Twitter: Are you still on Facebook? Do you think it’s dying? Check out this week’s post on the blog to find out. http://bit.ly/FacebookReallyDying

*****

Growing a Business for Free

Can you grow your brand through only Instagram?

It is crazy how much a click of a button can accomplish, allowing you to interact with your audience without being present. Companies are able to make a single post, and increase their growth, and make profits in just minutes.

Ashley Carman, a journalist for The Verge, writes her article Instagram now has 1 billion users worldwide. She discusses the rapid growth Instagram has accumulated in 2018 after their in-office announcement of hitting 1billon active users.

This allows large or smaller companies to take full advantage of these growths for their own improvement and development. Companies can increase attraction to their pages and bring awareness with simple interactive media posts.

There are many different ways Instagram allows you to interact and connect with your followers:

Tags

There are many ways you can use tags, from tagging other people, trending hashtags, or getting people to tag their friends in different contests. Instagram gives you man options for using tags, depending how you use it to your advantage. Hashtag’s have always been a key component for bringing awareness to a central topic, but recently brands have come up with new tactics that have proven to bring in more traffic.

Contests have been trending through people’s timelines, getting people to tag friends, like their photo, follow their page, like their page, or even repost them for a chance to win a prize. Normally people are not willing to take their time unless it is for a cause, so this helps push people to promote your brand for you while you sit back and all you had to do is make a single post.

Swipe Up!

This tactic is great if you are wanting to share something with your followers that you are not able to on Instagram; whether it be selling merchandise, a link to your newest video, or a link to your blog, you are able to link anything you would like that would interest you followers. It allows you to post a summary or idea on your story and your followers can decide whether they are willing to take the time to swipe up or skip by.

Recently I noticed personal bloggers re-posting their pictures to their story and have a swipe up link to the photo posted on their Instagram, using this strategy to gain more traction and likes to build their brand!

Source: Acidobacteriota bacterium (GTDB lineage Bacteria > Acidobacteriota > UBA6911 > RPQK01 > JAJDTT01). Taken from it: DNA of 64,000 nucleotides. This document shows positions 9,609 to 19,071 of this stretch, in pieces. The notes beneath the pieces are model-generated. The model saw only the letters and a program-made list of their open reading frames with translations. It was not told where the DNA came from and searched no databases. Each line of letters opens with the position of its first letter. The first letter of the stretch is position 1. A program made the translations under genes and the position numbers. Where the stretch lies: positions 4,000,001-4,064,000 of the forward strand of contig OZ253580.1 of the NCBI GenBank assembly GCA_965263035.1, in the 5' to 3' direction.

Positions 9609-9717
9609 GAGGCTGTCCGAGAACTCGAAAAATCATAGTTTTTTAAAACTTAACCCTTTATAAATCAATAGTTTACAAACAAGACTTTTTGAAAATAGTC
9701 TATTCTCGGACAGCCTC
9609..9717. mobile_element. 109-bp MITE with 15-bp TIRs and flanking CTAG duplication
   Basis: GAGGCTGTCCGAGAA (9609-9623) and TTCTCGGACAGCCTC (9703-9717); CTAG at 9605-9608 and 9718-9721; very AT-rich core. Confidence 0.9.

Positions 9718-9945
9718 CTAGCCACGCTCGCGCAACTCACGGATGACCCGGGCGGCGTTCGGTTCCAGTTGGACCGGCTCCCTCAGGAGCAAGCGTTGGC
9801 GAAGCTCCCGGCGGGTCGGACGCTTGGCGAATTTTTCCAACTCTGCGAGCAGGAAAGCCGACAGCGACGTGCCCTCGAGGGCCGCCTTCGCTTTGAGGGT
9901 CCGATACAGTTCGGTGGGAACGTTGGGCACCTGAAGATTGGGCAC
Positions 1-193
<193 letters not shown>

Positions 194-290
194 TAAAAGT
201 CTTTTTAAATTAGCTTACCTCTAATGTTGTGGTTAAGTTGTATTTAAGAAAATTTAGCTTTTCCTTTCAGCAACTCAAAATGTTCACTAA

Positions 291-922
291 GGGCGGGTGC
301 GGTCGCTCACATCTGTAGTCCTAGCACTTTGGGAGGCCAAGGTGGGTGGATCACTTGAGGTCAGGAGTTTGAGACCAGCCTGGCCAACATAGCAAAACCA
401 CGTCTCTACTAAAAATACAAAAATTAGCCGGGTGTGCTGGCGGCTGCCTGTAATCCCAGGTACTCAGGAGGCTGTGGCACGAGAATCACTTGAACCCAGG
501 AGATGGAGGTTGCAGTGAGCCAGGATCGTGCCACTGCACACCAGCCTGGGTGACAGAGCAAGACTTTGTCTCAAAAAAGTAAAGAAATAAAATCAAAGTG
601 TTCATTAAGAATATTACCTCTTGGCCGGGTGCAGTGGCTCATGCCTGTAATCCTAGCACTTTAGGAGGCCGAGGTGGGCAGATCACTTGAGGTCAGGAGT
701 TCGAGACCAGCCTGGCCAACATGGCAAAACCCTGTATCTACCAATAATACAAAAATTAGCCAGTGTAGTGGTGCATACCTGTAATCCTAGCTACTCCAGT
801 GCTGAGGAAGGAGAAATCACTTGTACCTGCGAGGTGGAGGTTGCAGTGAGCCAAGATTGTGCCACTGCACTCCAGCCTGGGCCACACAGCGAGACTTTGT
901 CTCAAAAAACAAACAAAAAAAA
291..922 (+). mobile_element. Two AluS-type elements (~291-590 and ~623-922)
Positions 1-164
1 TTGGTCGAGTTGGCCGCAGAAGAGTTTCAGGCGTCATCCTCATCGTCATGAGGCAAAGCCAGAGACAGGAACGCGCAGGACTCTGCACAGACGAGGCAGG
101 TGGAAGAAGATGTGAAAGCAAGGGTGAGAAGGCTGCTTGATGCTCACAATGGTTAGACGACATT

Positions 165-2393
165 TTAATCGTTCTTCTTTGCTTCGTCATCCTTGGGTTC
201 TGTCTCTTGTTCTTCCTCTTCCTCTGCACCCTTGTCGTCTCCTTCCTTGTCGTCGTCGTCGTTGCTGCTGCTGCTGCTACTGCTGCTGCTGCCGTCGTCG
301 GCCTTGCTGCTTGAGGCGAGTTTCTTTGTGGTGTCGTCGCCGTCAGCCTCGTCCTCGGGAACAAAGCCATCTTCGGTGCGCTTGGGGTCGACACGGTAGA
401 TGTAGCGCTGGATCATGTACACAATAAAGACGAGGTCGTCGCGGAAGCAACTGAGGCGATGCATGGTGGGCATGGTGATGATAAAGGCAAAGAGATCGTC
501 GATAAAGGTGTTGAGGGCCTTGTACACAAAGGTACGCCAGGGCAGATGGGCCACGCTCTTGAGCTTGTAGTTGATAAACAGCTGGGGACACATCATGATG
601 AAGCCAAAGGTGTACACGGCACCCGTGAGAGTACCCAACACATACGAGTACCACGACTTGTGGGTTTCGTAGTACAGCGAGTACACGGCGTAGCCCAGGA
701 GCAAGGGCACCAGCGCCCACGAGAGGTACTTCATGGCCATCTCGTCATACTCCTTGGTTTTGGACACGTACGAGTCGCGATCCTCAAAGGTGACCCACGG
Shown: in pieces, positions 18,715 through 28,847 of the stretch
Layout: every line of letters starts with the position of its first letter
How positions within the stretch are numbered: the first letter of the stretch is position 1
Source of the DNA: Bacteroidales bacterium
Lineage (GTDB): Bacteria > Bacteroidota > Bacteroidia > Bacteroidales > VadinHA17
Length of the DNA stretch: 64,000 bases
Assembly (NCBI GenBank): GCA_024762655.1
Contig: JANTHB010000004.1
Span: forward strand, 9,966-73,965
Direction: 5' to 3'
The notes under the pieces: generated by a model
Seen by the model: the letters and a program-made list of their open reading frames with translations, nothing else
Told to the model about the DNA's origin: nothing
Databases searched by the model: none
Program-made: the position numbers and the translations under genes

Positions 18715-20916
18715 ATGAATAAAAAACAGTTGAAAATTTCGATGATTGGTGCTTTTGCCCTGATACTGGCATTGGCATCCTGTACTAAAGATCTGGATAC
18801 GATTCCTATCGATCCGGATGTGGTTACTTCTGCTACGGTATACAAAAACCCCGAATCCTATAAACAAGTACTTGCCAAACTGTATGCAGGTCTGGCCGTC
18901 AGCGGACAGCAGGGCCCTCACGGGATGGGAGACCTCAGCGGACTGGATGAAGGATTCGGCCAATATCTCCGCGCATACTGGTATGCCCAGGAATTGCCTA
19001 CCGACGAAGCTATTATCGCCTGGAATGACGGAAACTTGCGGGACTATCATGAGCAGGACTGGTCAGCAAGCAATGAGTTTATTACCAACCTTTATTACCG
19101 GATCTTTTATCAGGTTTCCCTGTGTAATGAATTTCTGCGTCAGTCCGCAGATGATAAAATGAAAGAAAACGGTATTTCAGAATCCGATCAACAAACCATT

Make a Poll

Making polls is not so much for increasing traction but it does help you understand your followers and consumers. This option allows brands to take the time to see what their followers and consumers are looking for, for example: A company cannot decide if they want to launch their new product in blue or green… well with only a few clicks, the company is able to create a poll to allow their consumers to decide for them. Based off the results they can successfully create items they know their customers would enjoy.

Ask for Feedback

Feedback is a huge factor for all companies, involving Instagram of not, your feedback from your clients is the most important thing of any company because that shapes your reputation as a brand. Instagram now allows people to post a question or a statement and people are able to reply and voice their opinion to the person, brand or company and it can be completely anonymous.

Collab with Influencers

Now this is the BIGGEST tactic most larger brands use, this would not be considered free either. Companies pay influences hundreds to thousands of dollars to promote their brands through your favourite influencers. It is the most effective way to get influencers that people look up to and have them sell your brand to all their following. If your favourite model, actress, or singer tells you to buy it, chances are high… you will probably end up buying it. Especially when many of these influencers are given discount codes and you THINK you are saving money.

Source: BUSINESS OF APPS

Social media gives us such a diverse and proactive platform that can be taken full advantage of. Brand’s now do not have to pay thousands to advertise or start up their brand’s on TV or on the radio because Instagram offers so many features to allow you to spark your growth and become a reputable brand with multiple free features, and low prices to sponsor or promote your posts if you decide to do so.

Facebook:

Want to know how to grow a business for free? Take a look at my blog! https://bit.ly/2FP2rjS

Twitter:

Want to know how to grow a business for free? #insta #socialmedia #instgram #branding #company https://bit.ly/2FP2rjS

References: